“The Council has made itself smaller and more adaptable,” said Young.
“There have been significant savings across the board to accommodate the 3.5 per cent increase. Sadly, this includes the loss of over 1000 council jobs.”
He said a zero rates increase was not an option due to the long-term damage it would have on local services, new infrastructure, as well as employment and business activity in Auckland post-Covid-19.
“In setting the budget, the council listened to feedback from the public and our local boards and put more funding into traffic safety initiatives as well as restoring the local board discretionary funding,” Young said.
“Public consultation confirmed to us that we need to provide support for those affected by the global pandemic. In the Emergency Budget we are setting aside $50m for rates relief as well as suspending the targeted rate on visitor accommodation.
“I understand the coming months will not be easy and I would encourage any households or businesses who find themselves in a difficult situation to use our rates postponement support as well as the government’s rates rebate scheme.
“The Emergency Budget gets us through this challenging financial year and leaves us in a place where we can continue to push for the long overdue local projects, like a new library and community centre in Flat Bush.”
Stewart also responded. “At the Emergency Budget meeting today, I voted for the 3.5 per cent rates rise and it was not an easy decision,” she said.
“I took all the information provided into consideration before deciding to vote for the 3.5 per cent rates rise. I have always strongly advocated pre-Covid-19 that council needed to take a hard look at its expenditure in order to save costs.
“Prior to Covid-19 I was supportive of a zero per cent increase, however we are now in unprecedent and extraordinary times where I have had to reconsider my decision for the benefit of Auckland as a region.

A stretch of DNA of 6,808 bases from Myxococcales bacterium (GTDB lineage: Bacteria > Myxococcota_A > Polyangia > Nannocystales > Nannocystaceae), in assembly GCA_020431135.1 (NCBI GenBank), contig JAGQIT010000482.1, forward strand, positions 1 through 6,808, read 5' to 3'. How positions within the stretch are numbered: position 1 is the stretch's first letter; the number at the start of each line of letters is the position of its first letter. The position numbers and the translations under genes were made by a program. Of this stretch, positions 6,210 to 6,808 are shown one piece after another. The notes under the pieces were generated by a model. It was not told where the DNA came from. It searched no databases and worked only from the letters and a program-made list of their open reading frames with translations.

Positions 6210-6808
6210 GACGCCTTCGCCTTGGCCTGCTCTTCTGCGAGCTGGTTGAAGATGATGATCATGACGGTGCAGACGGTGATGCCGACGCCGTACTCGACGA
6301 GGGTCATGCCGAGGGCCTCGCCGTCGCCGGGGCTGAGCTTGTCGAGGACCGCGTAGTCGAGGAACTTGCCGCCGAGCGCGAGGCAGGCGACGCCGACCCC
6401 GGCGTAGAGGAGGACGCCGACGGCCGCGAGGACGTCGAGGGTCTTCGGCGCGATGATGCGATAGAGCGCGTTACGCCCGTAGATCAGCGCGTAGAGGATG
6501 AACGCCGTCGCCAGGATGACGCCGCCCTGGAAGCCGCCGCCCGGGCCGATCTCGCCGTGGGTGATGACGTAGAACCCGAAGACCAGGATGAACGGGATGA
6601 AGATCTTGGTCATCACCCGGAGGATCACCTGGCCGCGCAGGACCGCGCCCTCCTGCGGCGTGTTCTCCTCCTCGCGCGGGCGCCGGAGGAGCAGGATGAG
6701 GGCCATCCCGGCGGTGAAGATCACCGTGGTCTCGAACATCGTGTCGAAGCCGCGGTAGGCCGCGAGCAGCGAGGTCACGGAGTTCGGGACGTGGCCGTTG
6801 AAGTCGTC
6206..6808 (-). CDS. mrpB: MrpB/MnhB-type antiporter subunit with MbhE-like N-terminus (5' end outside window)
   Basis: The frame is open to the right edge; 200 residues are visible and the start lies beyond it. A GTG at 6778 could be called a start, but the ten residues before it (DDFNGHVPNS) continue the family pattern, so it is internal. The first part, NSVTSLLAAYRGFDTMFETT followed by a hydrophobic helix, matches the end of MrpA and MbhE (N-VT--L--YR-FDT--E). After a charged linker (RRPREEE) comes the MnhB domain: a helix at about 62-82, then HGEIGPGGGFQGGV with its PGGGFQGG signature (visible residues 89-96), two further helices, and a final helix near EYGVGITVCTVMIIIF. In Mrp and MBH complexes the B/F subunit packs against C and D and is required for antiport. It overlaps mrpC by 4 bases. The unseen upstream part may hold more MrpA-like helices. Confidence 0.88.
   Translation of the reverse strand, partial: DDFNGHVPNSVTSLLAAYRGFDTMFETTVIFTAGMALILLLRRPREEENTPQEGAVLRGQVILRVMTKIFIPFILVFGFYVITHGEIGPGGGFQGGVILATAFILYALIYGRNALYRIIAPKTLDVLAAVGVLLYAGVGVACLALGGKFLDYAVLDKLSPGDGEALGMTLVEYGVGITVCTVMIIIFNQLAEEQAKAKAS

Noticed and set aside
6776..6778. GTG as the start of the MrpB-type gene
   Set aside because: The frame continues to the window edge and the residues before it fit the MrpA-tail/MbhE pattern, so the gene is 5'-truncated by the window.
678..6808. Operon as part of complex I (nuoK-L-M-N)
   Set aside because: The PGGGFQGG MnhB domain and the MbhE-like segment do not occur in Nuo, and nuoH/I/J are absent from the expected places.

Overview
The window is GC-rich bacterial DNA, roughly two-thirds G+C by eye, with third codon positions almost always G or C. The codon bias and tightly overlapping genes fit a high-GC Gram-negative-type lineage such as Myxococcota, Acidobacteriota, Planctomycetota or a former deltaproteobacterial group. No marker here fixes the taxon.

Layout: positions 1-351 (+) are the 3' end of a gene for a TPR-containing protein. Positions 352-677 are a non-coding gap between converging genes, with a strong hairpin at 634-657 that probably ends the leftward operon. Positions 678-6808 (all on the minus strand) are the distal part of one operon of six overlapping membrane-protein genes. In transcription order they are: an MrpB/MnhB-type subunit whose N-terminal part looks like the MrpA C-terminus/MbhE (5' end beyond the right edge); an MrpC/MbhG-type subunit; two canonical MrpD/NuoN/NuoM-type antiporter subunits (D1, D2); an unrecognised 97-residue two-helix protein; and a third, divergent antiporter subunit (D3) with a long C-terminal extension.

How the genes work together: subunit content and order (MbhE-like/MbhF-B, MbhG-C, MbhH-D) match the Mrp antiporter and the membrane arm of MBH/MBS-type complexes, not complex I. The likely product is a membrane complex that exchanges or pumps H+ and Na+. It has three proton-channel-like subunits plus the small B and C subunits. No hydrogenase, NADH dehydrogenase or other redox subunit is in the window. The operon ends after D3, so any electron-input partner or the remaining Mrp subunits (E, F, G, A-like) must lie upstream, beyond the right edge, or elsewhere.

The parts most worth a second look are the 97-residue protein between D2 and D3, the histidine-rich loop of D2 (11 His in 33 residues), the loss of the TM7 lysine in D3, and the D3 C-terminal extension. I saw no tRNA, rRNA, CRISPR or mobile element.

“The public will be well aware that because of Covid-19, Auckland Council’s forecasted revenue is down. Rates revenue is only 40 per cent of Auckland Council’s total revenue and 60 per cent was from other investments such Ports of Auckland dividends, Auckland Airport dividends, venue hire etc.
“These revenue streams are no longer available to Auckland Council at this time which has contributed to the decision I have taken today.”
The unprecedent drought that Auckland is facing has exacerbated the situation for Auckland Council’s revenue, she said.
“When the Emergency Budget was consulted, we were not told that an extra $224 million was needed to assist with Auckland’s water infrastructure to reduce risks of severe water restriction in the coming months,” said Stewart.
“Capital works have been deferred, staff numbers are going to be reduced, all councillors and senior staff have had a pay decrease, everyone has played their part. A rate increase of less than 3.5 per cent would require a level of reduction to council services that would have more detrimental effects on our communities including more job losses, less funding on essential water infrastructure and reduction in opening hours to our community facilities.”
Stewart said she also considered that a rate of less than 3.5 per cent would mean that Super Gold card users and other concessions fares would no longer be available.
“This would limit the mobility of our elderly which is not good for their general health and well-being. I acknowledge and thank all those that submitted during the Emergency Budget consultation,” said
“A vast majority of submissions in the Howick Ward area were for 0 per cent and 2.5 per cent rates rise due to economic challenges from Covid-19 and I reiterate that it was not an easy decision to vote for a 3.5 per cent rates increase with this knowledge.
“I can understand some of the submissions that a lot of people want us to get back to core business – over Covid-19 a man in Howick tripped over a poorly-patched footpath and died. We need to spend more money on core business that we all use. (Regarding) footpaths, I myself have tripped on because of poor maintenance.
“Cycleways may need to take a back seat for a while and let us catch up with footpaths and potholes in roads. We need to also stop duplication. This may happen if we get a CEO who, hopefully, will be directed to reset the council’s expenditures.
“I also acknowledge that all 21 local boards supported a 3.5 per cent rates increase, many with the same knowledge from their community.
“The current Mayor has promised a review of the Council Controlled Organisations (CCOs). Hopefully this will now happen in light of the new environment we are in. I can only reaffirm my pledge to the Howick community that I will continue to strongly advocate that council takes a hard look at its expenditure and good governance prevails. This is how I can stand by my vote today.”